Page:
Following the accident, the local man was taken to the hospital for an evaluation and gave authorities permission to obtain samples of his blood. An investigation of the accident revealed that the local man was not under the influence of drugs or alcohol while he was driving, but that he was using his cellphone. Because the man was distracted while operating his vehicle, he failed to yield to oncoming traffic, which caused the crash. The man has been charged with negligent homicide with a motor vehicle and failure to yield the right of way.

Although motorcycles are a fast, trendy, and convenient way to get around, they often pose unique safety concerns to those who ride them and the drivers they share the road with.

For riders, they are more at risk compared to passenger vehicle drivers because they do not have the benefit of a car to protect them in the event of an accident. For drivers, motorcyclists can be hard to see, especially when weather conditions are poor or visibility is low. Understanding the dangers associated with these accidents is beneficial for anyone who is on the road—and for remaining as safe and proactive as possible.

According to a recent news report, a man was killed after a motorcycle and SUV collided. Local authorities reported that the SUV and motorcycle ran into each other head-on, and the motorcyclist was pronounced dead on the scene. The SUV driver stayed at the scene and cooperated with first responders. The accident remains under investigation.

It’s been a tough couple of years for many people. The COVID-19 pandemic has resulted in immeasurable losses for many families. Whether it’s due to the loss of family members, layoffs, or the feeling of isolation, many people feel as though they are at the end of their rope. Not surprisingly, the rate of Maryland road rage incidents has increased significantly since the beginning of the pandemic.

What Is Road Rage?

Road rage is a type of aggressive driving that crosses the line from “negligent” to “illegal.” Road rage often includes actions that are intended to physically harm or intimidate another motorist. Road rage is illegal, and may form the basis of a personal injury lawsuit. Unfortunately, motorcyclists are often the target of road rage, which often ends in a motorcycle accident.

Some of the most common types of road rage include:

  • Throwing objects from a moving vehicle;
  • Using a car to block another person or vehicle;
  • Intentionally hitting a person or vehicle;
  • Yelling curse words or threats out the window;
  • Intentionally cutting off another vehicle; and
  • Running another driver off the road.

Given the dangers of this type of behavior, road rage accidents are not uncommon. For example, a recent survey revelated that 82 percent of drivers admit to committing an act of road rage within the past year. And over the past seven years, there have been at least 12,600 injuries caused by road rage and another 218 road-rage-related deaths. What’s worse, over the past ten years, there has been a 500 percent increase in the number of road rage accidents.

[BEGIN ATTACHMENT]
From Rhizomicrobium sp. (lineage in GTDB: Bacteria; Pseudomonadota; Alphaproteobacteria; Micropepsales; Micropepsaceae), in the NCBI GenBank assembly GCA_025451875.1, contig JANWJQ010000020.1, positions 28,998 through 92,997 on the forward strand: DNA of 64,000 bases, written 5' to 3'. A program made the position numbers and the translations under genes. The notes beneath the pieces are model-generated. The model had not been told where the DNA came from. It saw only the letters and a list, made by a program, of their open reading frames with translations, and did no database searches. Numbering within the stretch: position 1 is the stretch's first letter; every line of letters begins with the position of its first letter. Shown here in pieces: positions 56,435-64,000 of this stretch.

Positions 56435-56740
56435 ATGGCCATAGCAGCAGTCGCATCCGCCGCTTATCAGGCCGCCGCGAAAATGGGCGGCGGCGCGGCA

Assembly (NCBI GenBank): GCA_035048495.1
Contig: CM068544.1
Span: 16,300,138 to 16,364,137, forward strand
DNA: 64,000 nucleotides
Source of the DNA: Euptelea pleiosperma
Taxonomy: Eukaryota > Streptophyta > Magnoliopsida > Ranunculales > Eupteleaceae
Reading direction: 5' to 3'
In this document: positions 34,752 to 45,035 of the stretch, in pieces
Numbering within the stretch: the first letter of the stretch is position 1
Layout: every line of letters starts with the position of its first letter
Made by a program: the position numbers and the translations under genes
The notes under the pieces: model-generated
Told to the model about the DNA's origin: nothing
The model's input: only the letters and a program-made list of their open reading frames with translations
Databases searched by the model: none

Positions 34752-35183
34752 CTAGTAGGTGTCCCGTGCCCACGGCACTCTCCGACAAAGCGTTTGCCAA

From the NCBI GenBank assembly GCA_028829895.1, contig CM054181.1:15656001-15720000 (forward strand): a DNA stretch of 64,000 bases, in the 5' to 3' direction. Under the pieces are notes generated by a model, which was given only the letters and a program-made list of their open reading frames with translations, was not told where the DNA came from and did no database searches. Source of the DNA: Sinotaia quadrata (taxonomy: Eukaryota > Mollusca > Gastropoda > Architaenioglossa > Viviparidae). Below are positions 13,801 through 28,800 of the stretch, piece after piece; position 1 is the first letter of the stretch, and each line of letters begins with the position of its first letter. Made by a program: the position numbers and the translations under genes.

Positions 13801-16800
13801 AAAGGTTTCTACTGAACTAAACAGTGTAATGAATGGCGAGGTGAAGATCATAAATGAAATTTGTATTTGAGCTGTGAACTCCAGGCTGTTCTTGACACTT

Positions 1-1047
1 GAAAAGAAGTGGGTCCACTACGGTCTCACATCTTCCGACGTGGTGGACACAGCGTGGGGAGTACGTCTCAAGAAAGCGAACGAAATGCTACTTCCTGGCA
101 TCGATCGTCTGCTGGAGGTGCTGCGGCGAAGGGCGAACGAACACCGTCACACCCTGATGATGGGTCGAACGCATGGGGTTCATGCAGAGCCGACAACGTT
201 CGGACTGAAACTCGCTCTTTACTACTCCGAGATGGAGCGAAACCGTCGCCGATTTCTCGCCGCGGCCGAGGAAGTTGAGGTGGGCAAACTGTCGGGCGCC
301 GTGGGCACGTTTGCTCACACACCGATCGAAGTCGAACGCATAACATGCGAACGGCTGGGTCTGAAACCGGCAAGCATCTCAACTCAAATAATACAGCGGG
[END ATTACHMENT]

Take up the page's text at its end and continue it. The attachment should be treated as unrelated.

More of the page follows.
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When driving, it can often be hard for drivers to spot motorcyclists, especially if road or weather conditions are poor. Because motorcycle drivers do not have the protective casing and shell of a traditional car to protect them in the event of an accident, collisions involving a motorcycle and a car can often lead to significant injuries and even death. For drivers and motorcyclists alike, remaining vigilant on the road and exercising certain best practices can keep everyone safe.

According to a recent news report, a major motorcycle accident left one man dead. Local police responded to a four-vehicle crash at an intersection where investigators determined that a motorcycle that was traveling west collided with a Dodge that was turning left. The initial collision then caused both the Dodge and the motorcycle to crash into a Ford that was stopped at the traffic light. The motorcycle then also collided with a Toyota that was stopped at the light. After this series of collisions, the motorcycle driver was thrown from his bike and pronounced dead at the scene. According to local authorities, no one else involved in the accident was seriously injured or hurt. Although the accident remains under investigation, police believe that speed may have been a contributing factor in the accident.

Inexperience, driving under the influence, left-hand turns, speeding, and negligent or reckless driving are among the most common causes of motorcycle accidents. In addition, unsafe lane changes, car doors, lane splitting, and sudden stops also contribute to a number of motorcycle accidents each year. At intersections, motorcyclists are particularly susceptible to accidents. In fact, approximately 70 percent of motorcycle collisions take place at intersections.

Motorcyclists, including riders and their passengers, have the highest risk of fatalities among all motor vehicle operators. Although many people view motorcycling as an extreme mode of transportation, most riders operate their vehicles aware of their vulnerable position.